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Autumn 2004

After the record breaking wet months of July and August, the month of September was positively frantic for Lincolnshire's farmers. The cereal harvest continued through to the middle of the month and unlike last year, the hum of grain dryers provided a background that most of us became accustomed to.

As I write, October has brought more typical weather conditions with wet spells punctuated by dry periods, which have allowed the cycle of farming activity to resume. Our local dairy farmers; Mr. Dorrington and family, have harvested their forage maize, which will be fed as energy rich silage to their cows over winter. Today it seems that everywhere I look stubble is being ploughed and land is being cultivated ready for the drilling of winter wheat, beans and other autumn sown crops.

The smell of newly turned soil and the sight of flocks of gulls following the plough, to me, is one of autumn's more evocative experiences. Identifying the gulls adds another dimension. In this area, the most common inland gull is the Black- headed Gull, which, in winter plumage, at this time of year, does not have a black head. In fact, even in spring breeding plumage the head is chocolate brown anyway! Large numbers of these small gulls might well be accompanied by the slightly larger, and ironically somewhat rarer; Common Gull. Larger still are Herring and Lesser Black-backed Gulls which are also likely plough followers.

This October has been a month of high contrasts; wet, grey days that felt like mid November gave way to sunny days that clung on to the last vestiges of summer. In sheltered, sun kissed hedgerows Common Darter dragonflies still pursue gnats and other prey and berry laden hedges provide sunny perches for the odd Comma and Red Admiral butterflies. The occasional Hornet, a species that was particularly common this summer, can still be seen on the wing. Look out for an especially large wasp, with, thankfully, less aggressive tendencies. Chiff- Chaff and Blackcaps, generally regarded as summer visitors are showing increasing tendencies to over-winter. The Chiff-Chaff I heard on the 24th October is surely staying, and over wintering Blackcaps are regular in Rippingale, so lookout for them in your garden.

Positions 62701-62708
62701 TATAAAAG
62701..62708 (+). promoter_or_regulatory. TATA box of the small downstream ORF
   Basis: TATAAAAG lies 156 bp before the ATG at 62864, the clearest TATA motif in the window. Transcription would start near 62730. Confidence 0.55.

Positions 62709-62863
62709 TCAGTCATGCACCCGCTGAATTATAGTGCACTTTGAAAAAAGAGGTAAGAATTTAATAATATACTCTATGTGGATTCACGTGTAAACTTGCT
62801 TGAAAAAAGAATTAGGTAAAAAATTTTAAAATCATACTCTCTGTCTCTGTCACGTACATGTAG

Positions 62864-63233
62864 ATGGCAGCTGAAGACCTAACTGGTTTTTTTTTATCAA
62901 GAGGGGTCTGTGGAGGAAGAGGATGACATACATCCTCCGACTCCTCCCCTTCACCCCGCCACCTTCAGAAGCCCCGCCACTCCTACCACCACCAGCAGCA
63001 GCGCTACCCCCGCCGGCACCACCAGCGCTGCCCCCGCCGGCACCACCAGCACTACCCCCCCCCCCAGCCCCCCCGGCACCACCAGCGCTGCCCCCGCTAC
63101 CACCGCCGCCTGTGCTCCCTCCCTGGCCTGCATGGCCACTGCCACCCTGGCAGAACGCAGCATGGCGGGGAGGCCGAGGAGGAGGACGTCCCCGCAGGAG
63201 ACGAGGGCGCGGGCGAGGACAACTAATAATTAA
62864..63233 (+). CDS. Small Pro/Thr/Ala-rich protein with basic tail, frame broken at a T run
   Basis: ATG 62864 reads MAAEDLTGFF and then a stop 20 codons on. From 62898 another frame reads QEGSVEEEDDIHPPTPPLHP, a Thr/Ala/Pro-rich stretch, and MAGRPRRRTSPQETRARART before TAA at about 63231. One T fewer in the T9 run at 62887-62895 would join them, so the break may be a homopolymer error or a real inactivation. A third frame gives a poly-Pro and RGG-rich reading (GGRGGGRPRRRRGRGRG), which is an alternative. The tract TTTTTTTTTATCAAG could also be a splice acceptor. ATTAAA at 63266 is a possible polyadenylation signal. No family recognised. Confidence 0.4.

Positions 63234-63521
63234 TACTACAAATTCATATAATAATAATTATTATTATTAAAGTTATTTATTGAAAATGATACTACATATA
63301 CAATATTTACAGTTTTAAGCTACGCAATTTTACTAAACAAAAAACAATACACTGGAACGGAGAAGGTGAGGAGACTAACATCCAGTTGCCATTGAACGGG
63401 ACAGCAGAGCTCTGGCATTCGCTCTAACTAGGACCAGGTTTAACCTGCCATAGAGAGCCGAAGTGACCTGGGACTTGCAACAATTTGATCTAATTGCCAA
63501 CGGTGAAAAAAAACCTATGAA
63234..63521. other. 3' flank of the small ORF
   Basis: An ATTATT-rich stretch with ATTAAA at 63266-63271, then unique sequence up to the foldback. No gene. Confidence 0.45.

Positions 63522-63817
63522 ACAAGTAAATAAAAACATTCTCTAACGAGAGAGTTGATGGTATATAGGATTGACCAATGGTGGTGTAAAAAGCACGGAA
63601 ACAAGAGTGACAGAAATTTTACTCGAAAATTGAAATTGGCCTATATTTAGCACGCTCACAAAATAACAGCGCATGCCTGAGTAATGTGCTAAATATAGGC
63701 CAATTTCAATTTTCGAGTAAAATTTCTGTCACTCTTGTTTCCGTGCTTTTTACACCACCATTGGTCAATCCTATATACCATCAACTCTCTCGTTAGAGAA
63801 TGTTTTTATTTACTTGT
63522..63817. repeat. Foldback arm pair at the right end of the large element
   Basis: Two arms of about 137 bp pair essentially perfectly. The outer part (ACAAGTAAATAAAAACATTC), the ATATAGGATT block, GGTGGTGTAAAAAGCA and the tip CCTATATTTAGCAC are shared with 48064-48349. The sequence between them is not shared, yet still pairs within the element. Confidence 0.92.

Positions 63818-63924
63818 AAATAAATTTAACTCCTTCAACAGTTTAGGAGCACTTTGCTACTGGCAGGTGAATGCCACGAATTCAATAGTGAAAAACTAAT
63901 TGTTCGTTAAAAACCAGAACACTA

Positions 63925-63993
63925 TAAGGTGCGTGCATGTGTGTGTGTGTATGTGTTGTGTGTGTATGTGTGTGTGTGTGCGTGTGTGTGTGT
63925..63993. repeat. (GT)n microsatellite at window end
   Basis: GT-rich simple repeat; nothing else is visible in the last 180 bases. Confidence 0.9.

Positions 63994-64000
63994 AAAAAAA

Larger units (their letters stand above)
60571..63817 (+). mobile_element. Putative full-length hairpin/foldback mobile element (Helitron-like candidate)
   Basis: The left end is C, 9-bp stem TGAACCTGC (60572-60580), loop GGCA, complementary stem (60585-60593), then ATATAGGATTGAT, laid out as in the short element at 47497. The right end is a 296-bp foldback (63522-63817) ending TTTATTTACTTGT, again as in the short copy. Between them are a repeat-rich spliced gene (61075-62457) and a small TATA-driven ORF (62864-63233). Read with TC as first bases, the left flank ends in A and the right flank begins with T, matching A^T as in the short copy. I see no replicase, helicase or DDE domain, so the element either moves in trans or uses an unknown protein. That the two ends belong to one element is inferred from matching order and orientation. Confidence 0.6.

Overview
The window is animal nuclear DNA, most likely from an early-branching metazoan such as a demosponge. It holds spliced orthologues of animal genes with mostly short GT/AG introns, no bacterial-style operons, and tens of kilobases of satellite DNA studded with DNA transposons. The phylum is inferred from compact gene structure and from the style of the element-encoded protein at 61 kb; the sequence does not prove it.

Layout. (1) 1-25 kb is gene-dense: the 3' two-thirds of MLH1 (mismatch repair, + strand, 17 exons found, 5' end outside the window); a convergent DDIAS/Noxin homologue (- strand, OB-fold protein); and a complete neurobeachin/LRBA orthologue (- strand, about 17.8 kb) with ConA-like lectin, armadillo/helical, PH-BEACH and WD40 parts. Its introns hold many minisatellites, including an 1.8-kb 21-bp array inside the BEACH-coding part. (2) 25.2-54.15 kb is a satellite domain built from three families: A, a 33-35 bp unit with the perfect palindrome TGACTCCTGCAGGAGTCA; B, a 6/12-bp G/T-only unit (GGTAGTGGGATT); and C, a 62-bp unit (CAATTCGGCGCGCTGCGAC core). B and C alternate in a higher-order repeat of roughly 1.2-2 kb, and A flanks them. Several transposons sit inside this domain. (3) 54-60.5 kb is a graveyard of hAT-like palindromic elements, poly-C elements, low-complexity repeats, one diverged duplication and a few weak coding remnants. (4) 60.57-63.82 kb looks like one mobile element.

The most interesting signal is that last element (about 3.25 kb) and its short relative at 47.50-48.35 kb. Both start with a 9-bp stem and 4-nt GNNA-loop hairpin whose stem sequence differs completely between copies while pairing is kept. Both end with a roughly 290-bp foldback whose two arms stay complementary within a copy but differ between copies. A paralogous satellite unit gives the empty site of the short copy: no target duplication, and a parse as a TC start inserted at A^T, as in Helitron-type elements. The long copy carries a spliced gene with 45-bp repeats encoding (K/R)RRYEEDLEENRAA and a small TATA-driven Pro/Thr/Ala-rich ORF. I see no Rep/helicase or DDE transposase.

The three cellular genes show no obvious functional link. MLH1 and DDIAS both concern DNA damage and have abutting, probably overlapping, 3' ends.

Another "migrant" visitor was George, the knife sharpener, who pitched up his splendid horse drawn gypsy caravan and peddle powered blade sharpener, in Billingborough. For 0.50 per knife we now have carving knives that really carve and pen knives which have regained their "really useful" status.

As we look forward to November there is much speculation that a hard winter lies ahead. There is, indeed, an abundance of berries but was this not also the case last year? However, there is a difference. Last years surfeit followed the stress of a summer drought when plants (and animals) that feel threatened, put all their efforts in to reproduction. This year no such stress occurred, so perhaps it is a sign of things to come?

Other observations may corroborate this prediction. A party of Bewick's Swans at Nocton Fen in mid October was particularly early for these winter visitors as was the Smew (a saw-billed duck) reported at Rutland Water. Closer to home, the 150 or so Fieldfares feeding at Dunsby Fen represent a large influx of these Scandinavian thrushes so early in the year.

Less unusual is the influx of tiny Goldcrests, augmenting our breeding population. These birds are responsible for the high pitched squeaking calls you may have heard emanating from the village conifers and leylandii hedges.

Although we have bade farewell to most of the summer migrants, the winter visitors that arrive in Lincolnshire, in vast such numbers, more than make up the deficit. Look out for flocks of Lapwings, Golden Plover, Redwings, Meadow Pipits and wildfowl - and if you spot a rarity, don't forget to tell me about it!


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